In advance, get the plan! Good start on that. If you find the Kordon bags good, if not still okay. Fish have been shipped for days before the bags were developed. A good place to start is by reducing the load of waste the fish will put out. Don't feed them for several days before the trip and don't use dirty tank water while they are in the box/bags. Get as large bags as practical and securely seal the bags. One way to avoid trouble is to bag and seal one bag and then turn it over into a second bag which you seal. This does away with corners in the bag where fish tend to get their heads stuck. Have a local shop show you how to seal if it is new to you. If using regular bags, use just enough water so the fish can swim well, but mostly trap as much air as you can in the bag as you close it to seal. They need air more than water. The car movement mixes the O2 into the water. No pumps needed.
One cheap way to go is bags in a box but it is real easy to buy a styro cooler from big box. Bag em, Box em, seal the box and don't look. If you keep them where you are comfortable, they are good to go. Don't set them on the floor where heat comes through. The seat is better. If you stop for lunch when it's 95, make it short?
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post #6 of 13 (permalink) Old 09-24-2015, 03:37 AM
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I'd get the kordon bags too. I just got some of the knock off ones on ebay cheap. The Kordon wasn't much more but I would be sending snails at the most so I got the cheaper ones.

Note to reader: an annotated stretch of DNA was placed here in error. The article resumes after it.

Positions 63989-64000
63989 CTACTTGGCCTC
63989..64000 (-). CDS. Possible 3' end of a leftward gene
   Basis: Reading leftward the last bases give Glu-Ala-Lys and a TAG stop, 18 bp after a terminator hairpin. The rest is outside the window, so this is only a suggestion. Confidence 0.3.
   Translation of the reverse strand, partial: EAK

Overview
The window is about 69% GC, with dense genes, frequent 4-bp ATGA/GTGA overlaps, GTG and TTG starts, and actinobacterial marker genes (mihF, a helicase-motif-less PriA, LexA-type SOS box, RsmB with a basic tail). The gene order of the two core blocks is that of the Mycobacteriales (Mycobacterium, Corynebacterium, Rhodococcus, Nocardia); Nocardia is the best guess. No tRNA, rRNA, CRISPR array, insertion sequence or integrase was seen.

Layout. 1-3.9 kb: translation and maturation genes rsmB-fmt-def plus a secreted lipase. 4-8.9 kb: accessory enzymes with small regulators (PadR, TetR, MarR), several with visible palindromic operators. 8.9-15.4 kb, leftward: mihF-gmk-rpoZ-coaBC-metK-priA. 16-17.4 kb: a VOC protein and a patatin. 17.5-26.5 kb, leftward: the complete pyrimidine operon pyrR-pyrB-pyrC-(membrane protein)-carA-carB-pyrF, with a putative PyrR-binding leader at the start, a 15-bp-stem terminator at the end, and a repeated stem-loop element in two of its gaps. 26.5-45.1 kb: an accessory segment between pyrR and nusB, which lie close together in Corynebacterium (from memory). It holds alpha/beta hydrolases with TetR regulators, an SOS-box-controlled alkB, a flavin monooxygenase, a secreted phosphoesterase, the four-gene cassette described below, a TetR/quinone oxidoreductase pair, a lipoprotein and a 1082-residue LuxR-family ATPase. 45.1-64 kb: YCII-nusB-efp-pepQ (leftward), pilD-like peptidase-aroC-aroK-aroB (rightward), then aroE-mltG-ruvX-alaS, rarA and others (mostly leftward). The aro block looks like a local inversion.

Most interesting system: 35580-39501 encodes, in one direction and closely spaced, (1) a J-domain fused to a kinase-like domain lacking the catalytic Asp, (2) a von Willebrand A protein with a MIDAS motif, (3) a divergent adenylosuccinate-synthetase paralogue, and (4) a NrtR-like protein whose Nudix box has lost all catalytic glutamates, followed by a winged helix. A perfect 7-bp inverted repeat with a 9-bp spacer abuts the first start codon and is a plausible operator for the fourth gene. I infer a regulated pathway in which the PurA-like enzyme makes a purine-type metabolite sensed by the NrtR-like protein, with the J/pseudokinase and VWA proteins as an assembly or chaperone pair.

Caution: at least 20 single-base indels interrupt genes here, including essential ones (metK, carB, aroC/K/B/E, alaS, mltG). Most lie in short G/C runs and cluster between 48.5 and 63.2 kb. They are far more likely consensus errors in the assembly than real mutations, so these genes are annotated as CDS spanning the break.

At my pet shop they say fish in bags with air like we do them, they don't last more than 1-2 hours. I wouldn't try that method unless the store is wrong, or if the movement does make a big difference like PlantedRich said.


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post #7 of 13 (permalink) Old 09-24-2015, 03:55 AM
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Quote:
Originally Posted by toadpher View Post
...I'm wondering what is the best way to transport three goldfish and a guppy, so they all make it. ... I also have two frogs, a toad and a handful of Nerites to deal with as well. ...
I know we all love out pets, but this is a major move, and it's going to take days even if everything goes well.

Your best solution would be to sell, ot give away the fish and other animals, and just take the tanks and equipment. Then set up new when you get a bit of time.

You're going to have enough going on with the move itself, let alone the fish and other animals.
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post #8 of 13 (permalink) Old 09-24-2015, 06:15 AM
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Since I just made a 900 mile in August I'll have to agree with Dave. Moving is exhausting and doing so with full fish tanks is a bit much. I emptied all 5 of my tanks to the LFS in exchange for a new Hydor filter. I am replacing the carpet under where the 125g tank is going with hardwood next week, so it is still not setup. The others will live in the garage and I am still building workbenches and shelves.